The personal belongings of the dozens of cadets who were killed in the Carmel disaster Thursday are still scattered over the tables in their Prison Service school classroom. They were called to help in the evacuation of the Damon Prison and left the site in a hurry, never to return. Their friends who were miraculously saved wept for them on Friday. "My cadets burned in between my hands," their commander said.
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Among the 49 cadets of the officers' course only a few survived the fire: Three cadets who were late in catching the bus which later caught fire; six married women with children who were told not to join the efforts and three cadets, two of whom managed to escape the burning bus. The third cadet drove together with the course commander, Amnon Wahabi in a private car behind the bus.
Last October, the current class of the Prison Service course commenced training. The cadets were meant to spend six months in training.
"When the call came to support the evacuation efforts the cadets left everything and boarded a bus to the Carmel," head of training Ahser Vaknin related.
According to Prison Service information, the bus arrived at Beit Oren and headed towards the Damon Prison. A security guard stopped the bus some 700 meters from the prison and prevented it from going on further because of the fire. The cadets decided to head back towards the Beit Oren junction and while performing a u-turn on the narrow road the bus caught fire.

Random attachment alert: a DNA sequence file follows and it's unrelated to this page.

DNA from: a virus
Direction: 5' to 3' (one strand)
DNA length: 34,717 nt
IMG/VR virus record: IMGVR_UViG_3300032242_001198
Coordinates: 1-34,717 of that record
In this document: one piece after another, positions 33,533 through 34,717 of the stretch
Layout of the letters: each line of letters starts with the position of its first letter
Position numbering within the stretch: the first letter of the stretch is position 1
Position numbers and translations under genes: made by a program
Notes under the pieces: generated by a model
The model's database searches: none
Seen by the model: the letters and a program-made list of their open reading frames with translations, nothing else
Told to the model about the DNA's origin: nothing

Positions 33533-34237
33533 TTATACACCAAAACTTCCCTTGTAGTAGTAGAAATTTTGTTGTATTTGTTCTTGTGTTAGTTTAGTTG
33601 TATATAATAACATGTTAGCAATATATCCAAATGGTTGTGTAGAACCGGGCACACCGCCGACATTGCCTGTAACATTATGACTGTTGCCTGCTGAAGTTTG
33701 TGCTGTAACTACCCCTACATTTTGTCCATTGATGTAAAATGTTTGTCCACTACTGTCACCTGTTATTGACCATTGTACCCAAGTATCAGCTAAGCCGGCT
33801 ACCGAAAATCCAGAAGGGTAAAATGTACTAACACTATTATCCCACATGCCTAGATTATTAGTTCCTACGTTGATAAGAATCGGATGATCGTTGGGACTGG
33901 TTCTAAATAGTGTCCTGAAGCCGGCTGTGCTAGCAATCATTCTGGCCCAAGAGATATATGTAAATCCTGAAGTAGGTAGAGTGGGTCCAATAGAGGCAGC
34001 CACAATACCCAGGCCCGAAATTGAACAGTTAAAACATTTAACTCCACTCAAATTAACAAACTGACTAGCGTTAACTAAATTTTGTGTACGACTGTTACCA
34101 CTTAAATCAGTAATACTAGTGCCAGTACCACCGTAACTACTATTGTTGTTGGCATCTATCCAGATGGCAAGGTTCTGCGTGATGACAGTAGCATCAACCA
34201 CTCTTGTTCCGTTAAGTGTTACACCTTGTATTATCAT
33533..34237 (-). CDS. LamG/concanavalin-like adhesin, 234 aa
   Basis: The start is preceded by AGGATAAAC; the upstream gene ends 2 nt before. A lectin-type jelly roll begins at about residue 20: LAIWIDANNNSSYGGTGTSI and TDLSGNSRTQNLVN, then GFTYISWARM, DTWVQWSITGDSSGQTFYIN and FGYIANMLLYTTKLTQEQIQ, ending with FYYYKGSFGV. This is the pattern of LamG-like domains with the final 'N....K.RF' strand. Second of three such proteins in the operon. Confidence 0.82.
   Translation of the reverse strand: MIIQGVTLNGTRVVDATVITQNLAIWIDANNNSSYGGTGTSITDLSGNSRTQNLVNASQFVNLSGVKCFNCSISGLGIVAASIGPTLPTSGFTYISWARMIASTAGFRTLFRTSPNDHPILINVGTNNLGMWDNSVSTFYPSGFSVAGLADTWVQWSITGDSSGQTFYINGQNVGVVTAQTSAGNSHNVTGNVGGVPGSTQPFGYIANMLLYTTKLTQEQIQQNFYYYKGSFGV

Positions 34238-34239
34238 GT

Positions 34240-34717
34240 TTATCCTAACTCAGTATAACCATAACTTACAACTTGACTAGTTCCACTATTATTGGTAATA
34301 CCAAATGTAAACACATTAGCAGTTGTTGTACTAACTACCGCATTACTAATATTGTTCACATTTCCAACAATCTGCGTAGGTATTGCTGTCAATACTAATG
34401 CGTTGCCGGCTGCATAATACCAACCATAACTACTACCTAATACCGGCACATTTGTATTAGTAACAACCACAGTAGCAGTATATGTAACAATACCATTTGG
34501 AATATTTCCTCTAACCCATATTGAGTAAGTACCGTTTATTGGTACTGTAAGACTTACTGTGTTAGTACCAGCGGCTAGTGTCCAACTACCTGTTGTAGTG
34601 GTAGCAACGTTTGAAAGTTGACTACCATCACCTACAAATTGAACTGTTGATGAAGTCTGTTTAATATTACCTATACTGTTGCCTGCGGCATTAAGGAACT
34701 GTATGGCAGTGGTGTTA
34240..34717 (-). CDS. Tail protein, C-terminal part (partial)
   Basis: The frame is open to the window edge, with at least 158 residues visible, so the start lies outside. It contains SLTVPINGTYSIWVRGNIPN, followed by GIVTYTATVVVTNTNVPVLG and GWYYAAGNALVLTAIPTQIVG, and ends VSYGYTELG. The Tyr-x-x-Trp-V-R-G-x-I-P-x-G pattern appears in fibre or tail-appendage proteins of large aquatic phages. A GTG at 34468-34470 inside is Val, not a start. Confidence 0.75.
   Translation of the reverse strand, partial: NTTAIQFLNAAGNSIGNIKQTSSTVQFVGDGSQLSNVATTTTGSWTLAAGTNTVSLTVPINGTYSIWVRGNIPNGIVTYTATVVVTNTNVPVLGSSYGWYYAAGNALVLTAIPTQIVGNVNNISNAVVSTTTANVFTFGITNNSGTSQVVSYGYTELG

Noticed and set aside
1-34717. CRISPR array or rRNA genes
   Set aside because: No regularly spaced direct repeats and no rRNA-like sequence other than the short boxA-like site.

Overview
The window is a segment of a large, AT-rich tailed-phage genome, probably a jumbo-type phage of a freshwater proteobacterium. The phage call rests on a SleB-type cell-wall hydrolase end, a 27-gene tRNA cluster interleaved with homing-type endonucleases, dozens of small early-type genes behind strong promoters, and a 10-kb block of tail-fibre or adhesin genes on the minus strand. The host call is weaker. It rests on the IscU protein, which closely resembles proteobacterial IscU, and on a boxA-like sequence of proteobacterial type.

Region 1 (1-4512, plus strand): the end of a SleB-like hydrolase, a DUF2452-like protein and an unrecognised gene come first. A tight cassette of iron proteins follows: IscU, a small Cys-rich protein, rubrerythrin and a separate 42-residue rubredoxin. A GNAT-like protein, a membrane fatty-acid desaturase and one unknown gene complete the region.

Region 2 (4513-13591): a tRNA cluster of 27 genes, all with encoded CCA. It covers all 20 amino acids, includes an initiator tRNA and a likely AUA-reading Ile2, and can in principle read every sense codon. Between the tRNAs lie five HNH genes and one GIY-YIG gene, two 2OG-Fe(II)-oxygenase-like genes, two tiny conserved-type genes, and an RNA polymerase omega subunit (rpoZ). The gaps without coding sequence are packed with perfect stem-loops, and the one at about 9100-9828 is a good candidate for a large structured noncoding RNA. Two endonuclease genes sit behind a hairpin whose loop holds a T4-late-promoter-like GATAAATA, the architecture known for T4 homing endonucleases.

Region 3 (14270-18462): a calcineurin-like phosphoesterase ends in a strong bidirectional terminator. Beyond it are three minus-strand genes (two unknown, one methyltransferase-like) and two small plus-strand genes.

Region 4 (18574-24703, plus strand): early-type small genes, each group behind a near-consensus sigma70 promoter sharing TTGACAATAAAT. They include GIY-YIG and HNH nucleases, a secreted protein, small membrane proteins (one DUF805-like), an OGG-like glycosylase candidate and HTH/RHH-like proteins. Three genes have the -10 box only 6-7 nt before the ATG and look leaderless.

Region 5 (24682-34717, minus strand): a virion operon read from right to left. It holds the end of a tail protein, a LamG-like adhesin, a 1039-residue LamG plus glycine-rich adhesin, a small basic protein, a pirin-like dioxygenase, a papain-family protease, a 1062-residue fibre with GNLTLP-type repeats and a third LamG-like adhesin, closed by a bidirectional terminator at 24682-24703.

The cadets immediately tried to escape the burning vehicle. The back door would not open due to the heavy heat but was eventually broken through enabling the cadets to flee the bus. But the fire spread quickly, catching on with the cadets and led to the death of 36 individuals.
Officer Sigal Duek, a member of the training staff who stood outside the bus and directed it together with two other cadets managed to escape. She later said she was pushed together with the cadets into a private vehicle which ushered them away from the deadly scene.
"The other survivors have not yet taken in what has happened," Vaknin said. "All the Prison Service workers are one big family and what happened to us is a major blow. We are facing the greatest challenge in the coming days. Nevertheless, I am confident we shall continue in our way. We are forever committed to the families of the friends who passed away. We shall support them forever."
According to Vaknin, the fate of the officers' course has yet to be decided. "We are currently busy identifying the bodies and attending the funerals and supporting the families."
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